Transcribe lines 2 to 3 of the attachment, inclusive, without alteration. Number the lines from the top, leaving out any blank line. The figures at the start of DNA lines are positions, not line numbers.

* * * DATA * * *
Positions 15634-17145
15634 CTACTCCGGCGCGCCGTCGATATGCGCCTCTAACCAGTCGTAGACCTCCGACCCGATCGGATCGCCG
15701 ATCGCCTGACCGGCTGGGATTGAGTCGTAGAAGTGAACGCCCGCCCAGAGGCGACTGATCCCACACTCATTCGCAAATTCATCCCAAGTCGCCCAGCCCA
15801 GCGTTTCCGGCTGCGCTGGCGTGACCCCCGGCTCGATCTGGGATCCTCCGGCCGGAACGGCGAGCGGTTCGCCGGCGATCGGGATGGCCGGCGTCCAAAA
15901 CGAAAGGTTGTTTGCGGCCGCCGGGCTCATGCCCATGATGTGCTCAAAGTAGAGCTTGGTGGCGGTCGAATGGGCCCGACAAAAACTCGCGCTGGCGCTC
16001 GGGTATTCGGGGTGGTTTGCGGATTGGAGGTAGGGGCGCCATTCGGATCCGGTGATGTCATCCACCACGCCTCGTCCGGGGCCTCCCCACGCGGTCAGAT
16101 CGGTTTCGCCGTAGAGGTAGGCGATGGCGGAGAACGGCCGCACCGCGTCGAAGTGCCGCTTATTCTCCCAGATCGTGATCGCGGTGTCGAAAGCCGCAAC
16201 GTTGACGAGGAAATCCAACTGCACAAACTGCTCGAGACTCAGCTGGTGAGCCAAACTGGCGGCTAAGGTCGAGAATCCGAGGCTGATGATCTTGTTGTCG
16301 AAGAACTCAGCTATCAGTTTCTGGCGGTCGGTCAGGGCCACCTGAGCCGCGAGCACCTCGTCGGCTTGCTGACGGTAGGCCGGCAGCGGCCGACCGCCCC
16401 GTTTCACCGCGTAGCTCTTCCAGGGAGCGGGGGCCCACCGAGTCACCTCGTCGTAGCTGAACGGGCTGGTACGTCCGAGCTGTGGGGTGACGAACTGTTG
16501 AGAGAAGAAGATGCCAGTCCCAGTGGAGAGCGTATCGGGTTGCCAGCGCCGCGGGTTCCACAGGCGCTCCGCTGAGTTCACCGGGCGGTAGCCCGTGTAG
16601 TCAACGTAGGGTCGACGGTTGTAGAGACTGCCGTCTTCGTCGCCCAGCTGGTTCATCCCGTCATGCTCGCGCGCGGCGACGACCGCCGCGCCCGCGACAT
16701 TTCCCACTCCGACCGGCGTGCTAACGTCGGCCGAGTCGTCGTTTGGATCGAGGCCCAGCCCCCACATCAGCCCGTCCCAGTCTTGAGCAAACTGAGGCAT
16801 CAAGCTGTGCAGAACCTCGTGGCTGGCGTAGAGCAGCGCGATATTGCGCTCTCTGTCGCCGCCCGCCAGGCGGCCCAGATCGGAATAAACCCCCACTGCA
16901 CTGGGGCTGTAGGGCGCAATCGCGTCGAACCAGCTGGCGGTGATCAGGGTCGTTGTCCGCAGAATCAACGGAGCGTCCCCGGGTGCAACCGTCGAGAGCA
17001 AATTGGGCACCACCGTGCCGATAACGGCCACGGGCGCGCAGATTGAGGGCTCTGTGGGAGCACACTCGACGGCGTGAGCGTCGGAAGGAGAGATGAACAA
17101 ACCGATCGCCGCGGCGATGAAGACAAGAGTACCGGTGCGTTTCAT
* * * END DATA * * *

15634 CTACTCCGGCGCGCCGTCGATATGCGCCTCTAACCAGTCGTAGACCTCCGACCCGATCGGATCGCCG
15701 ATCGCCTGACCGGCTGGGATTGAGTCGTAGAAGTGAACGCCCGCCCAGAGGCGACTGATCCCACACTCATTCGCAAATTCATCCCAAGTCGCCCAGCCCA